Fans wonder how much longer Mangini sticks with Derek Anderson as his quarterback. How bad does Anderson need to get before the coach hands him the clipboard again – permanently this time – and replaces him with anyone? And yes, Brett Ratliff, that includes you.

Anderson no longer has Braylon Edwards, Kellen Winslow Jr. and Joe Jurevicius to whom he can throw. He's got Mo Massaquoi, Chansi Stuckey (rumor has it he really is on the Browns' roster), Joshua Cribbs, Mike Furrey and Brian Robiskie. Enough said.

It is time to see if Brady Quinn can become an effective NFL quarterback. Anderson, quite clearly, is not working out. He hasn't played this badly on a consistent basis since . . . well . . . never. It is painfully obvious he and offensive coordinator Brian Daboll are a bad match.

In fact, Daboll and his grade-school offense are a bad match. If this is the kind of offensive football fans have to put up with the rest of the season, who can blame them from turning to the Cavaliers?

Rob (I've stopped the run everywhere I've coached) Ryan is giving Daboll a serious run for his money in the bad coaching department. Another 200-yard game on the ground for a Cleveland opponent and 460 more yards of total offense. In the last two weeks, the Cleveland defense has surrendered 58 points and 1,003 total yards. Draw your own conclusions.

Every week, we hear from Mangini that the Browns had a good week practicing and preparing for upcoming games. If that's the case, they must lead the NFL in terrific practices. But then when one allows himself to stop and think about that, consider against whom the Browns are practicing.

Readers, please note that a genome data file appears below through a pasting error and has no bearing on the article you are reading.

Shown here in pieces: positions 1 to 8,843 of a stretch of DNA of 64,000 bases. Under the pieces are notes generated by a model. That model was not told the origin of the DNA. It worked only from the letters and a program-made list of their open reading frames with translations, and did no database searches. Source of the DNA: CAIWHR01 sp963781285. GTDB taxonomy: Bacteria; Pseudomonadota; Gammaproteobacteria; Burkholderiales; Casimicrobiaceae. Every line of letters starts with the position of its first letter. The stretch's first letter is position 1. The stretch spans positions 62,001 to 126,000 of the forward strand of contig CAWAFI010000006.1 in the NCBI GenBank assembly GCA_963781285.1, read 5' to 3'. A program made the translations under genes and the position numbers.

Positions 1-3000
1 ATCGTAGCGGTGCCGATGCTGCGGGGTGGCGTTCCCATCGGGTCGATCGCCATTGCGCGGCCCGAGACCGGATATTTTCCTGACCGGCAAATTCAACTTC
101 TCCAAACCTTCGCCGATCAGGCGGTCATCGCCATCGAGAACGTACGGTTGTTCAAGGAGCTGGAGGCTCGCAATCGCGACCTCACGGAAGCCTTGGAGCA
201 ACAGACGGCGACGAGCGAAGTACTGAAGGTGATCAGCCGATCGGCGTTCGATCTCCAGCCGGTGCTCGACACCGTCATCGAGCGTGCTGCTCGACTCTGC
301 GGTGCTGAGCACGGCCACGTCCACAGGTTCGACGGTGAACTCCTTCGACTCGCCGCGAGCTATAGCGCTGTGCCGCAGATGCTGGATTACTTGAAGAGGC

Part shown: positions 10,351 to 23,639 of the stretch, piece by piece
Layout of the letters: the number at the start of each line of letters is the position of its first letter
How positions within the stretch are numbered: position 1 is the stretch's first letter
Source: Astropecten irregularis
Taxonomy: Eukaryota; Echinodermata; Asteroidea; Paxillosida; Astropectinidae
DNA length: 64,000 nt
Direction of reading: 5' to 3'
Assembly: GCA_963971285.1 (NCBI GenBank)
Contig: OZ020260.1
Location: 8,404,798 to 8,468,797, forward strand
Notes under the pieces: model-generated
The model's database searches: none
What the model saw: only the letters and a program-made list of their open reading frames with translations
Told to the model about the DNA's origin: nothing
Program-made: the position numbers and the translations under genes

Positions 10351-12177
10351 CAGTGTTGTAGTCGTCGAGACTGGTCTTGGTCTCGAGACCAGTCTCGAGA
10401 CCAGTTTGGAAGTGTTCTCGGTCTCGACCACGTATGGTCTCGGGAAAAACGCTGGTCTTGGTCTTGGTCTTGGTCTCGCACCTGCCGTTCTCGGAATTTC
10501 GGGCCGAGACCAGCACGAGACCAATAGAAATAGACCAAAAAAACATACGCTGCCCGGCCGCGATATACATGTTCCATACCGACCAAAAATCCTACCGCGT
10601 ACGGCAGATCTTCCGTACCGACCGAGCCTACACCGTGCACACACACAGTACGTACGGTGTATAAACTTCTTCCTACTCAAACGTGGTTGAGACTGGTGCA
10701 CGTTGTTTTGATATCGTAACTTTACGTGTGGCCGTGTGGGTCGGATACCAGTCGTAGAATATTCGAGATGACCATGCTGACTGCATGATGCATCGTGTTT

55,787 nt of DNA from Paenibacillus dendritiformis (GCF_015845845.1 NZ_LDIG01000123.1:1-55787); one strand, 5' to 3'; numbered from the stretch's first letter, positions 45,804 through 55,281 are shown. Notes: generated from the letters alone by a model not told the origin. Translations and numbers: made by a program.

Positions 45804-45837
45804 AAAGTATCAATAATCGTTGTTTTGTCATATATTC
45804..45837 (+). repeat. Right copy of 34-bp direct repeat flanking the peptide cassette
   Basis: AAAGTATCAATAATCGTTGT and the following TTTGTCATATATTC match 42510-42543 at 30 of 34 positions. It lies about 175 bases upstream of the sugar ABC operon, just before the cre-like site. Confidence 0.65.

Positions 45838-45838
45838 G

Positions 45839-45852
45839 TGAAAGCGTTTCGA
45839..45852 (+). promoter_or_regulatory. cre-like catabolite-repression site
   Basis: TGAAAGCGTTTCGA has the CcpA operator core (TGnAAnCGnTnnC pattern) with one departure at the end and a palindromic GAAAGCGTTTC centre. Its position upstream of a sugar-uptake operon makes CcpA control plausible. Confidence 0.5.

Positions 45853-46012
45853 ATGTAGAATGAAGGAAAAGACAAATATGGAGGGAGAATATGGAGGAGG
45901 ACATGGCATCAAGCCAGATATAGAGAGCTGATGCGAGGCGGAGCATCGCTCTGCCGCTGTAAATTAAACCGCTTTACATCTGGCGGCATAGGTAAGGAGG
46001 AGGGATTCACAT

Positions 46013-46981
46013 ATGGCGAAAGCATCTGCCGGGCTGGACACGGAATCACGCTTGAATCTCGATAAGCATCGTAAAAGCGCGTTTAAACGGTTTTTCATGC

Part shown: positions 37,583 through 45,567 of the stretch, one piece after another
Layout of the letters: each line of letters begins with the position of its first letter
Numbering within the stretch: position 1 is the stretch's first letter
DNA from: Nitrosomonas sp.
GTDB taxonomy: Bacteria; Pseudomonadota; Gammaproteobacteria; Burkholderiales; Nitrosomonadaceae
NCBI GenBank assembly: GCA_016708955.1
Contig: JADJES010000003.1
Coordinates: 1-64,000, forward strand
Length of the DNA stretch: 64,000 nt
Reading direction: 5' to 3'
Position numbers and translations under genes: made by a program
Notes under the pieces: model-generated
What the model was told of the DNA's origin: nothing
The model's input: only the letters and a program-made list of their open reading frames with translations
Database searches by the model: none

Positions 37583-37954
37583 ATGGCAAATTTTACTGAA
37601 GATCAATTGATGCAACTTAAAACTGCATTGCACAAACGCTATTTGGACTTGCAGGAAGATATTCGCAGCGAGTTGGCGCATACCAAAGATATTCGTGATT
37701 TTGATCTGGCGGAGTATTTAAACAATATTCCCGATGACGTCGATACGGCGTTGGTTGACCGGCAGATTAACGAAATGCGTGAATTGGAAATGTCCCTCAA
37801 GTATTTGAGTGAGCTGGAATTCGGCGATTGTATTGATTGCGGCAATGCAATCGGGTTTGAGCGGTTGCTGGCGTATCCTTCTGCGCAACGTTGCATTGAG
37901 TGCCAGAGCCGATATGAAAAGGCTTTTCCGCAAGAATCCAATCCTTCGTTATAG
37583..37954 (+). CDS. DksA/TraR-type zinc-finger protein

There are whispers that say this team has given up. I don't buy that. They play hard. They try. They are playing as capably as they can. Only problem is they're not very capable.

So to expect positive results from this talent-challenged team is unrealistic. If you want to blame someone, blame the men who have reconstructed the roster since last January. No names need to be mentioned. You all know who they are by now.

The talent level has sunk so low, it has eclipsed the stumbling and bumbling of the 1999 expansion team. That team at least kept some games close. And scored some touchdowns along the way. This one can't score a touchdown even by accident.

Unfortunately, it's not possible for the Browns to forfeit the rest of the season. You know, just not show up for the game. Sort of what they're doing now.

With nine games to play, Mangini's toughest task now will be to make certain morale doesn't sink to unimaginable depths. He's got to make sure the locker room doesn't fall apart. If it does, mailing in performances will become commonplace.

Believe it or not, just one more game before the bye week and the halfway point of the season. Gone fast, hasn't it?

Up next, the Chicago Bears, who suffered a different kind of embarrassment at home against Cincinnati Sunday and most likely will look for someone to slap around this Sunday. How fortuitous for the hapless Browns.

After the bye, they return for a nationally-televised Monday night date with the Baltimore Ravens and a chance to show a much larger audience just how poorly bad football can be played.

How exciting.

The OBR Top Stories